Published: 04th February 2021
Scientists identify patterns of coronavirus mutations which enables it to escape existing vaccines
The spike protein is the part of the coronavirus which enables it to infect host cells, and is also the segment of the virus against which the body produces neutralising antibodies
Scientists have identified a pattern of mutations in the novel coronavirus which enable it to evade the immune system's antibodies, findings that shed light on how the virus may possibly escape existing vaccines and therapeutics. According to the researchers, including those from the University of Pittsburgh in the US, the coronavirus undergoes selective deletions in parts of its genetic sequence that encode for the shape of its spike protein.
The spike protein is the part of the coronavirus which enables it to infect host cells, and is also the segment of the virus against which the body produces neutralising antibodies. The study, published in the journal Science, assessed nearly 1,50,000 gene sequences of the spike protein collected from many parts of the world, and found that in variants possessing the deletion mutations, formerly neutralising antibodies cannot grab hold of the virus.
Based on the analysis, the scientists identified a form of virus "escape" that resulted from a common, strong selective pressure for the coronavirus to undergo such a change. They found at least nine instances where such variants arose in patients whose COVID-19 infections were persistent. According to the study, the scientists first came across these neutralisation-resistant mutations in a sample from an immunocompromised patient, who was infected with coronavirus for 74 days before ultimately dying from COVID-19.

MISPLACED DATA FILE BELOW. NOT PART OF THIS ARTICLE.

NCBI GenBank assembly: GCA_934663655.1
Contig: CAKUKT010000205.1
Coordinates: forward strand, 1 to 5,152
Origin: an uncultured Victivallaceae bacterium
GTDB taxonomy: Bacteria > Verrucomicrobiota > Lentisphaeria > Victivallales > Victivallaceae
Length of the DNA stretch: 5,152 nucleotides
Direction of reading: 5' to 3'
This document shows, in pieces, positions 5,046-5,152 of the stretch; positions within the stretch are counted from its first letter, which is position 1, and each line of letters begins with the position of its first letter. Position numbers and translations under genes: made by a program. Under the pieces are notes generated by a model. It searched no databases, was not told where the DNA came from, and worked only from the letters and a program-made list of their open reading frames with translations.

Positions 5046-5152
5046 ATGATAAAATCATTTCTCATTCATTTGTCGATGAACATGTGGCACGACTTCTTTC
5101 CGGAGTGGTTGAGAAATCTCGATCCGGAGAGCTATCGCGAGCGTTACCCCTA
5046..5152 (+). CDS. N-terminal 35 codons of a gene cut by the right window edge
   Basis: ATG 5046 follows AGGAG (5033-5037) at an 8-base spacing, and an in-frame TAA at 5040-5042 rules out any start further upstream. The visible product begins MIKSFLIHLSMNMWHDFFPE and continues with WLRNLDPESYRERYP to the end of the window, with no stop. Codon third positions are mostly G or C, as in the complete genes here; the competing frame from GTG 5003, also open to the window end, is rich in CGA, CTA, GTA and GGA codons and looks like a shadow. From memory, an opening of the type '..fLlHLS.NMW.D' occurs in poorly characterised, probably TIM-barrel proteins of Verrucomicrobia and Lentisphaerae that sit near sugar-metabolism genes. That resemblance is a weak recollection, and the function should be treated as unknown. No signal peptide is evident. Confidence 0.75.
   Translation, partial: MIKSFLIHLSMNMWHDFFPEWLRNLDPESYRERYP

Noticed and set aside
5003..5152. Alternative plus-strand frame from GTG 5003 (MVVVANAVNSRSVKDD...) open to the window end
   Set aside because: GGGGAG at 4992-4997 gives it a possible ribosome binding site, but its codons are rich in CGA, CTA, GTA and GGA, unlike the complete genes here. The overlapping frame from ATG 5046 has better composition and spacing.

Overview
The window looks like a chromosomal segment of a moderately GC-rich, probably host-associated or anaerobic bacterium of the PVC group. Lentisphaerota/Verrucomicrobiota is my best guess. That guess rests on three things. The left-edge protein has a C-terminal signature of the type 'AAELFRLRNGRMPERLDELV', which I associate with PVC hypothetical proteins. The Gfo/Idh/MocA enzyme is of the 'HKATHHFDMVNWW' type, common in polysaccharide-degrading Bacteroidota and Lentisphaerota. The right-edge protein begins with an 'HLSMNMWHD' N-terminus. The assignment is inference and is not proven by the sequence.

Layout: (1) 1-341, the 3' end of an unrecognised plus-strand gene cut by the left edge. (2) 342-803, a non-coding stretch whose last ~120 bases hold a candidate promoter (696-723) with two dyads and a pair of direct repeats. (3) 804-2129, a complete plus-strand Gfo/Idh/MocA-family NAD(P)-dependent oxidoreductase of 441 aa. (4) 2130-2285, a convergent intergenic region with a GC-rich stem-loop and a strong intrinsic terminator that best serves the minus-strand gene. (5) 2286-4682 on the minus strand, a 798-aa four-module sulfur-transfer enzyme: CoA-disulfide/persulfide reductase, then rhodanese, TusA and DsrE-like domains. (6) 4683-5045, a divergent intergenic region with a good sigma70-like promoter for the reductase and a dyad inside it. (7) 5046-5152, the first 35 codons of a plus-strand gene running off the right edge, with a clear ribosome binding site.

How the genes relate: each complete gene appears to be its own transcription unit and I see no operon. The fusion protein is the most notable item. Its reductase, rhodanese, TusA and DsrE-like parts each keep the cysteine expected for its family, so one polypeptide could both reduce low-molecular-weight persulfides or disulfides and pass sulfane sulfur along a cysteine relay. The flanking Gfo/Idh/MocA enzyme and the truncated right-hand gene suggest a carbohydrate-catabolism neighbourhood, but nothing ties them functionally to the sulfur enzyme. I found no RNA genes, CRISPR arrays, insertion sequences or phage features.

The researchers believe this long time of "cat and mouse" play between the immune system and the coronavirus in such patients gives "ample opportunity" to initiate a "co-evolutionary dance". They said this competition results in "worrisome mutations" in the viral genome that are resulting in variants of the coronavirus such as the ones first reported in the UK and South Africa. "Evolution was repeating itself. By looking at this pattern, we could forecast. If it happened a few times, it was likely to happen again," said Kevin McCarthy, a co-author of the study from the University of Pittsburgh. While it is yet to be determined how far these mutations erode protection, McCarthy said "At some point, we're going to have to start reformulating vaccines, or at least entertain that idea.